The Real Significance of the First Thanksgiving

I know it’s a bit early, but I wanted to give teachers ample time to think about how they will present the first Thanksgiving in their classrooms this year.  When I taught English as a Second Language, it was one of my favorite times of the year because of its relevance to English as a New Language (ENL)  learners.  It was exciting to watch them learn about this important American holiday and how relevant it may be to their own origins.

I don’t know about you, but it took a long time for me to become aware of the fact that Native Americans were people who had traveled from eastern Asia, across the frozen Bering Strait to the North American continent during the Ice Age, to hunt for food. I was taught, or thought, that the Native Americans were always here…part of the landscape. (Excellent material for a Common Core Social Studies lesson or unit.)  Then the Pilgrims arrived, suffered a disastrous first winter during which many died, and were saved in Spring by the Native Americans who taught them to plant corn, beans and squash, now known as “the three sisters.” The first Thanksgiving was actually a celebration of the Pilgrims’ survival, thanks to the Native Americans. The eventual genocide of most Native Americans that later took place is better left for middle or high school discussions.

I think most cultures are ethnocentric.  They like to think that everything that happens in their history is positive and have little interest in the perceptions of other cultures. But this version of history is changing. Thanks to the wonders of the digital age, borders have become more porous and what happens elsewhere can easily impact others in farflung places.  There are no more secrets; the truth will emerge thanks to all our social media outlets.

Even before the worldwide phenomenon of the digital revolution, I enjoyed teaching my English Language Learners that many of them came from countries where Native Americans were their ancestors, particularly in Central and South America. This has been a revelation to most of my students. The Asian students are amazed to learn that their ancestors walked across the land bridge from Asia to the new world  for their survival and then dispersed throughout the Americas. Most of my students (grades 1 to 8) had never had these conversations with their families, and those who were born here had even less connection to their roots. Latino students are amazed to learn of the great migrations that brought The First Nations to our land and how they steadily moved through the two continents of what we now know as North and South America to become their ancestors,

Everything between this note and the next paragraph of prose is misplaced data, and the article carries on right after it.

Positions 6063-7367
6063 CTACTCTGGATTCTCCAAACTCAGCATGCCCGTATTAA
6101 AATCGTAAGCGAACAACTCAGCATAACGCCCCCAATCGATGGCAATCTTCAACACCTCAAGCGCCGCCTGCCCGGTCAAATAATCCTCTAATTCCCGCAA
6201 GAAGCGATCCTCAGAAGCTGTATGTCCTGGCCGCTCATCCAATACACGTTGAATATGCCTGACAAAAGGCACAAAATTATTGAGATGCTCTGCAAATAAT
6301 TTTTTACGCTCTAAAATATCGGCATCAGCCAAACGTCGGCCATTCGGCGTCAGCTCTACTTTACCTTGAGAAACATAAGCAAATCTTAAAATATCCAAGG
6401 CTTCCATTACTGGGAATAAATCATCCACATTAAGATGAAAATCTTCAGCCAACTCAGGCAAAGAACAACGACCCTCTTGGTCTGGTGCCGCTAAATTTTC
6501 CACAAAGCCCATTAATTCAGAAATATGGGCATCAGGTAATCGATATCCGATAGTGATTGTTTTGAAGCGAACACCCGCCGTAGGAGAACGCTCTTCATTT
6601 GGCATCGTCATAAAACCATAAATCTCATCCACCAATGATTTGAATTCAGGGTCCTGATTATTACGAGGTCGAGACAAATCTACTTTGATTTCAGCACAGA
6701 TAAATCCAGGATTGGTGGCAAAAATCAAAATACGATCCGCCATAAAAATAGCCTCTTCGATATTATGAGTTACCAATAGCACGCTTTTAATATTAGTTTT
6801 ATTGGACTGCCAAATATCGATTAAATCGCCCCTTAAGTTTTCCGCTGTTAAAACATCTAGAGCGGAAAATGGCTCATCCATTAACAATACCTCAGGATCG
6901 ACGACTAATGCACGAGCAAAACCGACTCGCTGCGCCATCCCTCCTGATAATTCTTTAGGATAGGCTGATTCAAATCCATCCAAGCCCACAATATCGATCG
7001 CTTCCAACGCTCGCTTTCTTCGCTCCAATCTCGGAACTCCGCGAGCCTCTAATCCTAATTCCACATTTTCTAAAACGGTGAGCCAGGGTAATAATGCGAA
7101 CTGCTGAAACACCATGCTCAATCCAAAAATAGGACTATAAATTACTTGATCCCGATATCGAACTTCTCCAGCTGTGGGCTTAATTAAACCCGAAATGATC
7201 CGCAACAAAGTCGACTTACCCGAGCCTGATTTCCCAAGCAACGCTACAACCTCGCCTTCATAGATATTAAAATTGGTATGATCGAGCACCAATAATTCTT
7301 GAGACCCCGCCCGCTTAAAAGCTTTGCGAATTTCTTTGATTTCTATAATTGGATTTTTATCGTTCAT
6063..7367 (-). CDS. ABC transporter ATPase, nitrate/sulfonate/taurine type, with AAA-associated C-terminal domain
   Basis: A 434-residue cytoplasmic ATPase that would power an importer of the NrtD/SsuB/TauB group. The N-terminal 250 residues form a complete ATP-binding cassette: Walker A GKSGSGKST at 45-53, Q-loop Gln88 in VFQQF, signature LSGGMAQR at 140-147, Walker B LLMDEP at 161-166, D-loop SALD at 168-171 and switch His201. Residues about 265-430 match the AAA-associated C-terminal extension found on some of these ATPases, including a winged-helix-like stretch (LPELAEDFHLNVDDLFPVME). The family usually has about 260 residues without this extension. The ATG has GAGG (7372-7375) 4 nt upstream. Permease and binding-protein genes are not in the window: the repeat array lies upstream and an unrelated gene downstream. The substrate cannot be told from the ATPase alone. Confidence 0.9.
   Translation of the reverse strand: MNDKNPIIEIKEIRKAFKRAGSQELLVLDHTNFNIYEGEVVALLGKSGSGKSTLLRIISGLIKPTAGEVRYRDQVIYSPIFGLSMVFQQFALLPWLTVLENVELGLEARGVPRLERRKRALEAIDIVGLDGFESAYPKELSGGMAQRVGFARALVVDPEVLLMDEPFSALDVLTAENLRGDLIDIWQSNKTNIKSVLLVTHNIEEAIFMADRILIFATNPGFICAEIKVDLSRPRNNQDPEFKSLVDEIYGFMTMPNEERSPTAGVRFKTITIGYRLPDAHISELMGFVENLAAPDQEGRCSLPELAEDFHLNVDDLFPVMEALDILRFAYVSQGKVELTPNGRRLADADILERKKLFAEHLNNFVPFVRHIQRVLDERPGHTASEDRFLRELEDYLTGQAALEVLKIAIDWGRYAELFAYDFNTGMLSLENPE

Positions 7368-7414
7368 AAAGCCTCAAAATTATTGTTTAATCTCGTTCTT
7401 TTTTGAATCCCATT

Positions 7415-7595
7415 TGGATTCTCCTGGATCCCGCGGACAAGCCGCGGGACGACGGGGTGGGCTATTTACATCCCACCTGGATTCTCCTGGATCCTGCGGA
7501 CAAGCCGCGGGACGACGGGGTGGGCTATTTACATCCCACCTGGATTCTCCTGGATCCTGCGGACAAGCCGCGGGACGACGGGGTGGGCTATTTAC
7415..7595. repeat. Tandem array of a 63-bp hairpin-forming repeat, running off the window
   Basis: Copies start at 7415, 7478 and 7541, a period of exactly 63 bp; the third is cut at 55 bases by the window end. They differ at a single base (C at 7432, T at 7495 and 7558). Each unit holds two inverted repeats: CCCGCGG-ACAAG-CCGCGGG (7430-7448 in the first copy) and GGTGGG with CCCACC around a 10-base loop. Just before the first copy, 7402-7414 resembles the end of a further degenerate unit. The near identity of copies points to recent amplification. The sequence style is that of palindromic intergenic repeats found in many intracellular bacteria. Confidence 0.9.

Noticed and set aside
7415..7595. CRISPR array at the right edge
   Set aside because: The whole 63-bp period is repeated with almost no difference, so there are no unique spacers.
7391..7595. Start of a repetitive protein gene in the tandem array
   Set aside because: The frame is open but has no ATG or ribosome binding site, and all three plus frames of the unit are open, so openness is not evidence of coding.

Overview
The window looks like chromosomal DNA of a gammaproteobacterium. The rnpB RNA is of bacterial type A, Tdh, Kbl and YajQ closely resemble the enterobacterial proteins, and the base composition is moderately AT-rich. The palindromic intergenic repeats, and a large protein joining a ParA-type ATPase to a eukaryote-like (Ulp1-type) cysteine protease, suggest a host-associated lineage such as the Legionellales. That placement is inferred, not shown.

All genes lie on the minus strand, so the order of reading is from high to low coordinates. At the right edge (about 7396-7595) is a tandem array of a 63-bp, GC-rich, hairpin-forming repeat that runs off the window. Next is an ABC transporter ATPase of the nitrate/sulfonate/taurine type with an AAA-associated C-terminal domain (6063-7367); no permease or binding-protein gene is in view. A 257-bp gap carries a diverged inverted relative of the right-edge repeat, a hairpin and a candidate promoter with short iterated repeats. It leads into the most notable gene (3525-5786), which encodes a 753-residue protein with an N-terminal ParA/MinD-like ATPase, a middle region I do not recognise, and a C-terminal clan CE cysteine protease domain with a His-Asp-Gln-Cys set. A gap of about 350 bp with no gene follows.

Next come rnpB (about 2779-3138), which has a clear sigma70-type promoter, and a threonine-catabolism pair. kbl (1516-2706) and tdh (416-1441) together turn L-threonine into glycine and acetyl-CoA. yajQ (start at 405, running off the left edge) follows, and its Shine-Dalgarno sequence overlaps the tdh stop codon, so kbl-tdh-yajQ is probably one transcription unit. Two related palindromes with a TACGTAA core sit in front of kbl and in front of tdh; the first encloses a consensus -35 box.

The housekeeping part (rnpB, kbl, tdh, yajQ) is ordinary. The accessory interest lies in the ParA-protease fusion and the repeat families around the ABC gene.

Because English Language Learners often feel like “outliers,”  they are often  amazed to learn that their ancestors were actually on this continent long before any of the European settlers arrived.  In fact, learning that the Europeans immigrants arrived long after the Native Americans turns the whole story around. I remember how enlightening this perspective was when I first learned about it. It made the world seem like a  place with people constantly on the move looking for a better place to live, just as our new immigrants are doing today.

This open-ended perspective lends itself to teaching so many wonderful lessons about the interconnectedness of people. It presents immigration as a dynamic process that is as old as mankind itself, and it empowers those who don’t yet feel part of American culture to learn that their ancestors may have actually been the first Americans. In my classroom there was always palpable excitement as my students and I looked at the globe together and followed their families’ migrations with a finger across continents and oceans. For many of my students, these discussion are doubly empowering as many of them don’t even know about their family roots. I patiently explain to them that they are not only Dominicans, or Chinese, or Mexican if they were born in the United States; they are, in fact, our newest Americans.